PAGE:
C# .NET

Checking For Blank Textboxes In C#

 

 

There’s a problem with the text boxes on your times table
programme. If you don’t type anything at all in the text boxes,
your programme will crash! Try it out. Start your programme and leave
the text boxes blank. Now click your button. You should get a strange
and unhelpful error message:

Exception error in Visual Studio 2017

C# is highlighting the offending line in yellow. It does this because it can’t
convert the numbers from the text box and store them in the variables. After
all, you can’t expect it to convert something that’s not there! To remedy this,
you can use a method called TryParse.

To convert the numbers from the text boxes to integers, you’ve been doing this:

loopStart = int.Parse(textBox1.Text);

So you’ve Parsed the number in the text box, and turned it into an int.
But this won’t check for blank text boxes, and it won’t check to see if somebody
typed, say, the word three instead of the number 3. What you need to do is to
Try and Parse the data in the text box. So you ask C# if it can
be converted into a number. If it can’t, you display an error message for your
users. Here’s some code that tries to parse the data from the first text box.
It’s a bit complex, so we’ll go through it.

TryParse in C#

The first two lines set up some variables, an integer and a Boolean. The outputValue
is needed for TryParse. You are trying to output a Boolean value (true
or false) AND the string of text:

isNumber = int.TryParse(textBox1.Text, out outputValue);

So isNumber will be either true or false, depending on
whether or not C# can convert the text box data into an integer. If you were
trying to parse a double variable your code would be this, instead:

double outputValue = 0;
bool isNumber = false;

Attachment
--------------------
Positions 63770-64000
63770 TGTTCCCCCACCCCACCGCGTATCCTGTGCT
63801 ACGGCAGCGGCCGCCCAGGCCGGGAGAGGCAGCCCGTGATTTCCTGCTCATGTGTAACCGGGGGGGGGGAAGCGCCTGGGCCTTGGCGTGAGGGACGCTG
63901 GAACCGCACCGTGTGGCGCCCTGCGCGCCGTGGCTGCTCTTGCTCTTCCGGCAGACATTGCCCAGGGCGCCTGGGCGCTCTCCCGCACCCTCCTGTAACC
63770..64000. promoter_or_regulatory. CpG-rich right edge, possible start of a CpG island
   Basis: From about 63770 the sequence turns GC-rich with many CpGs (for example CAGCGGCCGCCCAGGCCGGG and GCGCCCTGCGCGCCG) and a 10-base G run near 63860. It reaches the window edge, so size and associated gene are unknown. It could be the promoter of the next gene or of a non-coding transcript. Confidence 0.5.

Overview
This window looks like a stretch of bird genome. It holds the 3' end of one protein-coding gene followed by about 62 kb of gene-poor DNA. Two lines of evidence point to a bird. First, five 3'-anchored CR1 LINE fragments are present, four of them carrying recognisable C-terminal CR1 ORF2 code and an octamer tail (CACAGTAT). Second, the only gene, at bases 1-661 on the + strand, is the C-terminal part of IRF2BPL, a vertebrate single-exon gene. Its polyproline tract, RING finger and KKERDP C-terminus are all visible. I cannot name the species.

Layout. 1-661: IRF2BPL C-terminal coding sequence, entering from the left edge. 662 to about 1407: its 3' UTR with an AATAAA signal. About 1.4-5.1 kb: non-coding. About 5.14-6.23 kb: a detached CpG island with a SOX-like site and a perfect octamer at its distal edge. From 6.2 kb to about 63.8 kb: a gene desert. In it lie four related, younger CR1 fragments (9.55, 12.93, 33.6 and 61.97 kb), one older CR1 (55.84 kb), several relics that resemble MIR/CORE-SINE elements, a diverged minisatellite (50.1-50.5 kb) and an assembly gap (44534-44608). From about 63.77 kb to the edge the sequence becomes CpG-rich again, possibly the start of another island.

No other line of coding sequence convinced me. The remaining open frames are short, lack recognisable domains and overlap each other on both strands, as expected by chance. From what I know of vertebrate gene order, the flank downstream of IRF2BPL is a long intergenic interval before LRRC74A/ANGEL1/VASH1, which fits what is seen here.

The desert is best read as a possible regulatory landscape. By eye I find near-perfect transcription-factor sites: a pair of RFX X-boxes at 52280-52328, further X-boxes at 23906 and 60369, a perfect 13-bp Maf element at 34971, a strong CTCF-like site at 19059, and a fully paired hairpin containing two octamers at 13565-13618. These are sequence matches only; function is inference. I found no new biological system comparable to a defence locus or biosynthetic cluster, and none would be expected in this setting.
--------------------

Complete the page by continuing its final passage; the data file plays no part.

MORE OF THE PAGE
isNumber = double.TryParse(textBox1.Text, out outputValue);

The output value that you need is now a double (You’re checking to see
if C# can convert to a double value). The value of isNumber will still
be either true or false (can it be converted or not).

After using TryParse, you then need to check that true
or false value:

if (!isNumber)
{

MessageBox.Show(“Type numbers in the text boxes”);

}
else
{

//REST OF CODE HERE

}

If you remember the lesson on Conditional Operators, you’ll know that this
line:

if (!isNumber)

reads this:

If NOT true

If you prefer, you can write the line like this:

if (isNumber == false)

The line now reads:

“If isNumber has a value of false”

If isNumber is false, then you display an error for your users. If it’s true,
then it means that data from the text box can be converted properly. In which
case, the rest of the code goes between the curly brackets of else.

If all that is a bit too complex then don’t worry about it – you’ll get there!
In the next section, you’ll be doing something far easier than loops and Conditional
Logic: we’ll show you how to add menus to your programmes.

But when you are first starting out, these are the two biggest hurdles to overcome:
loops and Conditional Logic. When you understand these two difficult subjects
then you are well on your way to becoming a programmer!

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